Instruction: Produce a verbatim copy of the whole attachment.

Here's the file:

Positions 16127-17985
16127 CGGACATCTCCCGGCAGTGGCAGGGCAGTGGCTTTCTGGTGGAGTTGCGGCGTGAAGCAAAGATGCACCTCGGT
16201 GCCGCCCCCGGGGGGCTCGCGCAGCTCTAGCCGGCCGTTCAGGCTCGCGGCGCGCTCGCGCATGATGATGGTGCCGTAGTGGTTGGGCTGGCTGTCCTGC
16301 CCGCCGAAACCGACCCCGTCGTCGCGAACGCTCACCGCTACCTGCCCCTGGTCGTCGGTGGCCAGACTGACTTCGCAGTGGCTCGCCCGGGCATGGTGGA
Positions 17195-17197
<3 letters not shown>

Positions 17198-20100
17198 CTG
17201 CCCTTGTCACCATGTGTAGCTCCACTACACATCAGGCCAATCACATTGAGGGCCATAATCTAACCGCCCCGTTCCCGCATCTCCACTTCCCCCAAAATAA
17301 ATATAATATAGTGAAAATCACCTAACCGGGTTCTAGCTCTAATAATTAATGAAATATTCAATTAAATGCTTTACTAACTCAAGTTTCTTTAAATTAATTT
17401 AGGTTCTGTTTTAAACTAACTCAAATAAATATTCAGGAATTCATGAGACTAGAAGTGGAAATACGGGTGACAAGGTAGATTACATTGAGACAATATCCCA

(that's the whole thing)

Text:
Positions 16127-17985
16127 CGGACATCTCCCGGCAGTGGCAGGGCAGTGGCTTTCTGGTGGAGTTGCGGCGTGAAGCAAAGATGCACCTCGGT
16201 GCCGCCCCCGGGGGGCTCGCGCAGCTCTAGCCGGCCGTTCAGGCTCGCGGCGCGCTCGCGCATGATGATGGTGCCGTAGTGGTTGGGCTGGCTGTCCTGC
16301 CCGCCGAAACCGACCCCGTCGTCGCGAACGCTCACCGCTACCTGCCCCTGGTCGTCGGTGGCCAGACTGACTTCGCAGTGGCTCGCCCGGGCATGGTGGA
Positions 17195-17197
<3 letters not shown>

Positions 17198-20100
17198 CTG
17201 CCCTTGTCACCATGTGTAGCTCCACTACACATCAGGCCAATCACATTGAGGGCCATAATCTAACCGCCCCGTTCCCGCATCTCCACTTCCCCCAAAATAA
17301 ATATAATATAGTGAAAATCACCTAACCGGGTTCTAGCTCTAATAATTAATGAAATATTCAATTAAATGCTTTACTAACTCAAGTTTCTTTAAATTAATTT
17401 AGGTTCTGTTTTAAACTAACTCAAATAAATATTCAGGAATTCATGAGACTAGAAGTGGAAATACGGGTGACAAGGTAGATTACATTGAGACAATATCCCA